On Tuesday, April 25, Craige Roberts will be visiting and co-present ongoing work in Stewart Shapiro’s seminar in Philosophical Logic, which starts at 9:30am in 334 Manchester Hall. We will skip our usual meeting in order to allow people to attend the seminar.
Fragments of First-Order Logic for Linguistic Structures
Logic has always played a central role in the study of natural language
meaning. But logic can also be used to describe the structure of words
and sentences. Recent research has revealed that these structures are so
simple that they can be modeled with very weak fragments of first-order
logic. Unfortunately, many of these fragments are still not particularly
well-understood on a formal level, which has become a serious impediment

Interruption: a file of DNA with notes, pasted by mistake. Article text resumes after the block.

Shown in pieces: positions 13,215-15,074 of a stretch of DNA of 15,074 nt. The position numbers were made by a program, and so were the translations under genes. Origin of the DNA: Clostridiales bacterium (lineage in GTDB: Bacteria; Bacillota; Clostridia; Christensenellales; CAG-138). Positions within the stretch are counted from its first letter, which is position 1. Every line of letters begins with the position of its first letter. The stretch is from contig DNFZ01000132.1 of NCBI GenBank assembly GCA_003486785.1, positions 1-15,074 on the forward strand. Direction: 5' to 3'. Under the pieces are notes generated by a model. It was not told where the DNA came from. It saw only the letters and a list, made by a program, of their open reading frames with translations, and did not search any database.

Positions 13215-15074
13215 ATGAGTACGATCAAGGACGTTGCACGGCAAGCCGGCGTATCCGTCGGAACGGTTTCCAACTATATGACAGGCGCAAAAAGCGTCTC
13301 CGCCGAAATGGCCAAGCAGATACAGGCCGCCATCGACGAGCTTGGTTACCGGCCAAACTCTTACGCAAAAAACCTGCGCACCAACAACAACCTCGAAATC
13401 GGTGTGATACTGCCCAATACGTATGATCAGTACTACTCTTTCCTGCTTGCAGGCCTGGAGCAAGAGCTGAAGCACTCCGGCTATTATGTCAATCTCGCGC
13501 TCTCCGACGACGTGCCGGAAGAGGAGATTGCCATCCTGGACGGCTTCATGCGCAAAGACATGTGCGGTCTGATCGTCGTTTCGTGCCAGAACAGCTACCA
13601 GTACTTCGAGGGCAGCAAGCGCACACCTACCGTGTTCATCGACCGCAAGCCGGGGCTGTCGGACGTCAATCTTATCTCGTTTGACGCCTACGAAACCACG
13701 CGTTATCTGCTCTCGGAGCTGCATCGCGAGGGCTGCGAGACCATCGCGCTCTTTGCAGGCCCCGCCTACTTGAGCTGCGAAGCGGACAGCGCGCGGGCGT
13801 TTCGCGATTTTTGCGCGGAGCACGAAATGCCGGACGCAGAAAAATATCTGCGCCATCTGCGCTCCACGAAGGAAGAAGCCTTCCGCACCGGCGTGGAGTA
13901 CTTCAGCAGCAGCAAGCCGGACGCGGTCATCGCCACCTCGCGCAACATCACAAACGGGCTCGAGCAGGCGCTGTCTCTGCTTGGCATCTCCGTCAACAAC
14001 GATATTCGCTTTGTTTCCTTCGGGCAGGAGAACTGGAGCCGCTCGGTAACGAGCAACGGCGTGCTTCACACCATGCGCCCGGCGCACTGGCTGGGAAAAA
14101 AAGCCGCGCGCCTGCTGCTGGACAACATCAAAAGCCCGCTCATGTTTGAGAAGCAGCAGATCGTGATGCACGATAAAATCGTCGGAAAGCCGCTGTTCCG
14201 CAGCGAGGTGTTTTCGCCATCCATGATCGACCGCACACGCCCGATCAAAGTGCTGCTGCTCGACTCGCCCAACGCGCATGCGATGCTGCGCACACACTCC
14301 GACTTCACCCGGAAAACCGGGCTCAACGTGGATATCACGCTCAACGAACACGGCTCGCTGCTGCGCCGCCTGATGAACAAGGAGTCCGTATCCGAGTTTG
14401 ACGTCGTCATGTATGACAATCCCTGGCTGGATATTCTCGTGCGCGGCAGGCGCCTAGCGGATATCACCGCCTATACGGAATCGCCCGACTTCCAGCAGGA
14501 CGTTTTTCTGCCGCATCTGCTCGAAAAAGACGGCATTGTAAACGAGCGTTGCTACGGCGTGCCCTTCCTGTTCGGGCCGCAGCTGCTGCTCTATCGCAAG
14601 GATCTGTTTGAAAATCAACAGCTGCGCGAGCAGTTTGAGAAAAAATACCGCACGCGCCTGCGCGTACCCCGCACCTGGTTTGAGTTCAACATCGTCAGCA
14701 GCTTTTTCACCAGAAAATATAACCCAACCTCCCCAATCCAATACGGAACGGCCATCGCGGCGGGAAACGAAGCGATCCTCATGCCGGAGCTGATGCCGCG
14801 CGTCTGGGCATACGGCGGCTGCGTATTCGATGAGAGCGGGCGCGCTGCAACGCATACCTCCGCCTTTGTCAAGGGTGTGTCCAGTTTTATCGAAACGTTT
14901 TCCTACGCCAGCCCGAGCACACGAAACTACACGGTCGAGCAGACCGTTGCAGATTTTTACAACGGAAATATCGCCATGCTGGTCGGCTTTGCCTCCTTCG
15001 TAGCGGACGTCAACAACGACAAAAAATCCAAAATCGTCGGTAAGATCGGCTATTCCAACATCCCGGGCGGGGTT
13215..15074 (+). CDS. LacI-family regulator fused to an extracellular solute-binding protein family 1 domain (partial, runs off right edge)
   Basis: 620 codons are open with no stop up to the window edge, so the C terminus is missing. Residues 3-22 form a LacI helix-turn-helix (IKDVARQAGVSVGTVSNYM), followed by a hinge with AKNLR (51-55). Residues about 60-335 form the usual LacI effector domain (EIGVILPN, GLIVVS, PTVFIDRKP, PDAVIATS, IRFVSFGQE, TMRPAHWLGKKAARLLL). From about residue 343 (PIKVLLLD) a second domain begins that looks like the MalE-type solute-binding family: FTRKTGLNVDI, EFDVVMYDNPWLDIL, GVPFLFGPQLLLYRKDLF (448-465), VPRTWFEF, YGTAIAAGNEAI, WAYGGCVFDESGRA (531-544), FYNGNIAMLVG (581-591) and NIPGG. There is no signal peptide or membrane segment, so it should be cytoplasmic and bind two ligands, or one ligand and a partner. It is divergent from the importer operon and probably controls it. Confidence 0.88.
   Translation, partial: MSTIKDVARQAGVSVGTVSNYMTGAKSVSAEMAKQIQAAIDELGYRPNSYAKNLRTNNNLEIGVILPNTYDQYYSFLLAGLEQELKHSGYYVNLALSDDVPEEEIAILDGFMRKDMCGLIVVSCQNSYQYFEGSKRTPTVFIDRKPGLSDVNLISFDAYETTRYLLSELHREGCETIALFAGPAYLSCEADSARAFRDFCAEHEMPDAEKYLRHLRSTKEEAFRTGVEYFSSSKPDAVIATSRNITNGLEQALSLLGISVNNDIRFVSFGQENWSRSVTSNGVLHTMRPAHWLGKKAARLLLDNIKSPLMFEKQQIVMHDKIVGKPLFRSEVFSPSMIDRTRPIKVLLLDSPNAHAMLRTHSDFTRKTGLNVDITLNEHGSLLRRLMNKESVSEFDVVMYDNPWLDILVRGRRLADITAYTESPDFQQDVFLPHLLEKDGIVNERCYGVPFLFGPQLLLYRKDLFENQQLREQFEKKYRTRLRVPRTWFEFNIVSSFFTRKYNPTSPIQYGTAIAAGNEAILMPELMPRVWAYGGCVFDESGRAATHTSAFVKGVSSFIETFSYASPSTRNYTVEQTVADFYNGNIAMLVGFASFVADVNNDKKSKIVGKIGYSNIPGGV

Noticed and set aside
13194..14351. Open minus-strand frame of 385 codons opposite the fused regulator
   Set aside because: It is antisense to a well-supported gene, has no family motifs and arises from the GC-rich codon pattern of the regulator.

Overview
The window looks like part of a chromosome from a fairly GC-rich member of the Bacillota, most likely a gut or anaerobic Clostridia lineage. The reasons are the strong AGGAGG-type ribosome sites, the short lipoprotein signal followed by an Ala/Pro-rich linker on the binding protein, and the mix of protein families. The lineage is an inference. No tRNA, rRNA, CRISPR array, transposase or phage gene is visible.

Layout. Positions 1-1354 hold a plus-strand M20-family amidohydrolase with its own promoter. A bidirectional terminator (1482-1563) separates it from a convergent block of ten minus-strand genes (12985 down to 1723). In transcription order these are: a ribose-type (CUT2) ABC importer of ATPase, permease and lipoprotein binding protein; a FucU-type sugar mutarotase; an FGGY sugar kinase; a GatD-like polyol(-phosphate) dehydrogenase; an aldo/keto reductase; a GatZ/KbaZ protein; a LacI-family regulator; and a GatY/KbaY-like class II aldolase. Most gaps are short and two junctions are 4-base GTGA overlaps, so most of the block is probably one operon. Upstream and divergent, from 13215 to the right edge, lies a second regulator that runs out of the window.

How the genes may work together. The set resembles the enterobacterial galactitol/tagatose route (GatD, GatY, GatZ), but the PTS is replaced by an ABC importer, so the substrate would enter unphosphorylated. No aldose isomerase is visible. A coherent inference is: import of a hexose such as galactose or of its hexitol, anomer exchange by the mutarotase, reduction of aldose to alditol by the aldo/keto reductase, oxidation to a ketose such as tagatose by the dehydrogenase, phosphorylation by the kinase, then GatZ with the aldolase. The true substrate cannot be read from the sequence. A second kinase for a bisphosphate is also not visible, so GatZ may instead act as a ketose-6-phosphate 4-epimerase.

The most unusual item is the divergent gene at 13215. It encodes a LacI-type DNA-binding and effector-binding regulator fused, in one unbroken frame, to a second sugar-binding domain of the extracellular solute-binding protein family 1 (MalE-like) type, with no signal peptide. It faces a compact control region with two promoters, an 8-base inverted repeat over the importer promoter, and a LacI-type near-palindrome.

to ongoing research. This talk is thus equally about the known and the
unknown: I will survey the empirically relevant fragments of first-order
logic and explain how they allow for completely new generalizations
about linguistic structures at the word and sentence level. But I will
also highlight the limits of our current understanding and which
mathematical challenges need to be overcome if the logical approach to
natural language is to realize its full potential. Hopefully, an
alliance of linguists, logicians, and computer scientists will be able
to solve these problems in the near future.
This is a joint meeting with the Diachronic Syntax reading group. We’ll be discussing Kai von Fintel (1995) “The Formal Semantics of Grammaticalization,” NELS 25 Proceedings (GLSA, UMass Amherst),Volume 2: Papers from the Workshops on Language Acquisition & Language Change, pp. 175-189. Contact us for more details and/or a copy of the paper.
Komoto, Naoko (2011). Internal past, external past, and counterfactuality: evidence from Japanese. In Proceedings of SALT 20, pages 618-635.